Greiner Packaging’s production plant in Northern Ireland is helping a neighbouring college cut its £40,000 annual heating bill by donating waste heat from its compressors and its process cooling installation.
Dungannon Integrated College, a secondary school with 500 pupils, receives the heat into its central heating system via underground pipework, not only reducing costs but saving 200 metric tons of CO2.
Greiner Packaging, which is headquartered in Austria, specialises in the production of rigid packaging containers supplied to the food industry in Great Britain and Ireland.
Compressed air is essential for all of the company’s production processes and is supplied by Atlas Copco oil-free, water-cooled Z-range compressors – with their outputs optimised by a central controller. It is the compressors’ water cooling systems that provide a substantial addition to the waste heat supply to the nearby school.
Air drawn into a compressor contains water vapour. Heat stored in the vapour is released through condensation in the inter- and aftercooler of the compressor. The condensation heat contained in the input air is equivalent to 5-20% of the electrical input energy. This property is fully exploited by the unique design of Atlas Copco’s Z-range of oil-free screw compressors with energy recovery capability, whereby the total energy recovered as hot water amounts up to 80-100% of the electrical input energy, depending on the site conditions.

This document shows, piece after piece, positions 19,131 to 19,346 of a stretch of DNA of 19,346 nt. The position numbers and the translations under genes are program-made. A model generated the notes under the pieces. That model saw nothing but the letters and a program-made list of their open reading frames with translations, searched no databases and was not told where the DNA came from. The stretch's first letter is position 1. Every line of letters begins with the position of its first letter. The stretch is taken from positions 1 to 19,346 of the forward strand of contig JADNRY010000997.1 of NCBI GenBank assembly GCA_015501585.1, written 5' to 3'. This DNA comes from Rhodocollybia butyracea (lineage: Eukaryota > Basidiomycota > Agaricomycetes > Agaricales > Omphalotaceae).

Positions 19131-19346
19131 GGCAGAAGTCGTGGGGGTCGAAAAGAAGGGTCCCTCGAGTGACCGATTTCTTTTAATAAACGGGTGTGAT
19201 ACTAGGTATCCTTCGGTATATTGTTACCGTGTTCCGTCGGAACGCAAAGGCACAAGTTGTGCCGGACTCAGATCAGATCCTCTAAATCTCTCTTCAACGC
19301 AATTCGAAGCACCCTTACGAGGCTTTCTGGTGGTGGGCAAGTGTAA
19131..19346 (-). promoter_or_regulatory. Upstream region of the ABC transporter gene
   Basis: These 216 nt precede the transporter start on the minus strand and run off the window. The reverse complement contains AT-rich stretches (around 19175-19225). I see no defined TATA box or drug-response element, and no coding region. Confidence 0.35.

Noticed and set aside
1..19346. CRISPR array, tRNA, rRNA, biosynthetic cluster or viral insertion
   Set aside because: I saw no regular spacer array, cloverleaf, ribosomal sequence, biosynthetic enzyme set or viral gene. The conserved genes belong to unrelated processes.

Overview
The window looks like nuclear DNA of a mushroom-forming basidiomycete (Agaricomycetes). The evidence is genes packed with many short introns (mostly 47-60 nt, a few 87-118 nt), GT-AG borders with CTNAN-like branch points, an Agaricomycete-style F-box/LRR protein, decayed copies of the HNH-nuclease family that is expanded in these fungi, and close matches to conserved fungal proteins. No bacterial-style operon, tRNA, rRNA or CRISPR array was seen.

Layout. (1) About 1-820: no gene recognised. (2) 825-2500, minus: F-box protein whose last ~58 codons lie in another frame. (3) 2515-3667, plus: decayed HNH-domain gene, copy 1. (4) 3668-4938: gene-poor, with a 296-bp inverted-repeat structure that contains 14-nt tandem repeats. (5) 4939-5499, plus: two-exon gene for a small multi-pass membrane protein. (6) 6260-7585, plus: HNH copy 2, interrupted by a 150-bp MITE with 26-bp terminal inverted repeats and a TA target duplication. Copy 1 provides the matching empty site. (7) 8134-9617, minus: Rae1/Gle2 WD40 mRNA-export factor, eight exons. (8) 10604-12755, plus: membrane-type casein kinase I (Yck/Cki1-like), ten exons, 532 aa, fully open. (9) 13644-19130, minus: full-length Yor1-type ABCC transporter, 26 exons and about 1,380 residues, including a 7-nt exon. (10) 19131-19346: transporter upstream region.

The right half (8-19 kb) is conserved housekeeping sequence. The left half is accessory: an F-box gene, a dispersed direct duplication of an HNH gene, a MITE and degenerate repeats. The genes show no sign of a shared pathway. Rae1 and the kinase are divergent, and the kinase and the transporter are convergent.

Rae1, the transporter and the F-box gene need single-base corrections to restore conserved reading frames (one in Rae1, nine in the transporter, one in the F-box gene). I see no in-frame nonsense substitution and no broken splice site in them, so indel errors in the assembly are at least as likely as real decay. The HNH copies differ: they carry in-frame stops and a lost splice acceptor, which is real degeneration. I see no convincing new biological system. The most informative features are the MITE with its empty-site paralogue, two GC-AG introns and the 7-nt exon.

This supply is combined with hot water derived from a large battery of cooling fans sited near the college, which assist the cooling cycle that is integral to the plastic forming processes undertaken at the plant.
As Jonathan Parr, the electrical services and plant manager at the site, explains: “The rapid sequence of heating and forming plastic materials requires equally fast cooling of the molten polymers. In this Greiner Packaging plant we achieve this with a large battery of condenser cooling fan units, in addition to the water cooling systems on the compressors, which extract the heat in the form of hot water at 80 degrees Celsius that is then delivered to the neighbouring school via 275 metres of pipework buried a metre underground.”